“Ang advice ko sa mga anak dyan: mahalin ninyo [ang mga magulang ninyo] at isipin ninyo na ang gusto nila ay mapaganda ang inyong buhay.”
The singer then shares his thoughts on his journey so far, recalling how simple his life was in the beginning, and how it would be nice to go back to the old days where he’d sing to the ocean and sell his parent’s catches from the sea in the wet market to make a quick buck.
“Gusto ko pa rin balikan yung kabataan ko, nung simple lang ang buhay. Tambay lang sa dagat at kain ng ice candy,” he shares while laughing. He then captivates his online crowd as he sings a quiet, powerful rendition of The Beatles’ Yesterday, a retrospective love song that reflects his want to turn back time, as well as his desire to belong to her mother’s care again.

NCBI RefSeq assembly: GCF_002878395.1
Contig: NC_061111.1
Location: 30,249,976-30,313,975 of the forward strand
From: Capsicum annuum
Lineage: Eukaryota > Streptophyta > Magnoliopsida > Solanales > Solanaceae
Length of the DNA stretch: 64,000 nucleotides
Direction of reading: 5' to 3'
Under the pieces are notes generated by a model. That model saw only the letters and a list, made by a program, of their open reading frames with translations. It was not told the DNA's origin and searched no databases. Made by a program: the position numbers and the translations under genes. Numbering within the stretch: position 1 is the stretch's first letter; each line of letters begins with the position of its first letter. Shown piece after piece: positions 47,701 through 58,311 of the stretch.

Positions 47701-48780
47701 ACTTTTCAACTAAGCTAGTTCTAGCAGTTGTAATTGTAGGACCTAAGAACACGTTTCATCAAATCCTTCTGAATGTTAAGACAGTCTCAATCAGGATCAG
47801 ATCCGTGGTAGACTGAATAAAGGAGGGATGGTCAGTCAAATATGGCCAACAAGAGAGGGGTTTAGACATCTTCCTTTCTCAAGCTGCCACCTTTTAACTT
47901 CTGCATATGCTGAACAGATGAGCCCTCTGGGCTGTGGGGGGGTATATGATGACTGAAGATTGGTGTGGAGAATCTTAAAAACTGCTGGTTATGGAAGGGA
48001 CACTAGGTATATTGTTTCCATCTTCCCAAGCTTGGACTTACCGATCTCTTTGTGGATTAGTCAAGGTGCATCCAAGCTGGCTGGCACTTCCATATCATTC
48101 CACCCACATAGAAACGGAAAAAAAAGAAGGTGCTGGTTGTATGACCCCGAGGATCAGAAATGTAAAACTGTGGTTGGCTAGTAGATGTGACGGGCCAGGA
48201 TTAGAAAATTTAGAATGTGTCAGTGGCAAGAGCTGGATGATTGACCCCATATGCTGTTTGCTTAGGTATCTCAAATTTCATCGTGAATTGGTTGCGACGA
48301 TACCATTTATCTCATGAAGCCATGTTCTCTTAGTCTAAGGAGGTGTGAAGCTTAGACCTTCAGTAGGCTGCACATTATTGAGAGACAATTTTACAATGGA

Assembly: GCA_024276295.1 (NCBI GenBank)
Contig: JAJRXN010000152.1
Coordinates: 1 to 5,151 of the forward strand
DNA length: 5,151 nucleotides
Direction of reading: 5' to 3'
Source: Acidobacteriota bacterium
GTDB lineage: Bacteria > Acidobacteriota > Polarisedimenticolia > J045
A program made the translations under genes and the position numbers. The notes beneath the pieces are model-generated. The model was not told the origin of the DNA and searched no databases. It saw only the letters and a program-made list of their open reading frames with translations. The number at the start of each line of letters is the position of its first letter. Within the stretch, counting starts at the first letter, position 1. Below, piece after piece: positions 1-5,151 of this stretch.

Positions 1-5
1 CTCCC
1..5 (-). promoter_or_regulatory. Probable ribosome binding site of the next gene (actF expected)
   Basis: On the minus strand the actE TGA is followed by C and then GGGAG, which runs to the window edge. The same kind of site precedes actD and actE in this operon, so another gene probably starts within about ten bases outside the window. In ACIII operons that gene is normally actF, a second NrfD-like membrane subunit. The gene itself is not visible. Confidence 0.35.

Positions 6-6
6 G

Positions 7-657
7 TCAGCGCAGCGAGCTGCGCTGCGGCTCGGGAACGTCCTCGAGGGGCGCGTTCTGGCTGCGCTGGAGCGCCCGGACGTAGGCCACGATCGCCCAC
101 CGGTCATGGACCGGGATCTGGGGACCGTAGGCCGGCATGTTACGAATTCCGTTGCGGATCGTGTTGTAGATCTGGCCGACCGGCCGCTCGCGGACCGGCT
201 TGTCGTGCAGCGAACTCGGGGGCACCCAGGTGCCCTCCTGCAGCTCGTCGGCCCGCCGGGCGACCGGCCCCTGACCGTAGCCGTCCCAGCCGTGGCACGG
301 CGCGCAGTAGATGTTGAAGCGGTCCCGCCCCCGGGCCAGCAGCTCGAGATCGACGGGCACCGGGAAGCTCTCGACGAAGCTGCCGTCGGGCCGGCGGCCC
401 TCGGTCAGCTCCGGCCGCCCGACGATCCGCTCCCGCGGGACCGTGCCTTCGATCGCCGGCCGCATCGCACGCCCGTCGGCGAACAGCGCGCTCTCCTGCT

Before closing the show with the hope-infused Hallelujah and a mashup of Somewhere Over The Rainbow and Home, Poppert sang Ambot Lang, a song he is incredibly proud of because of its lyrics being written by him in Visaya. He claims that the will-they-won’t-they, puppy love song is a team effort with a friend of his who checked if his lingo is up-to-date (Poppert is a Bisaya, but he doesn’t use the local dialect every day).
As if the concert’s narrative couldn’t get any better, Poppert Bernadas ends the night with his original single, Go With the Flow, a Taglish mid-tempo song that reminds its listeners to enjoy life and live it one step at a time. Poppert imparts the importance of stopping in your tracks sometimes to smell the roses and take in all of what’s around you.
For someone who has only headlined a solo concert once, Poppert Bernadas feels like a pro. When it comes to creating an incredibly cohesive set, he stuck with storytelling as the greatest element of the concert, save from his voice. Not a lot of powerhouse vocalists sacrifice airtime to be vulnerable and relatable, but he commits to his goal of this-is-my-story, heart-on-my-sleeve-ness, and it makes for an incredibly heartwarming show.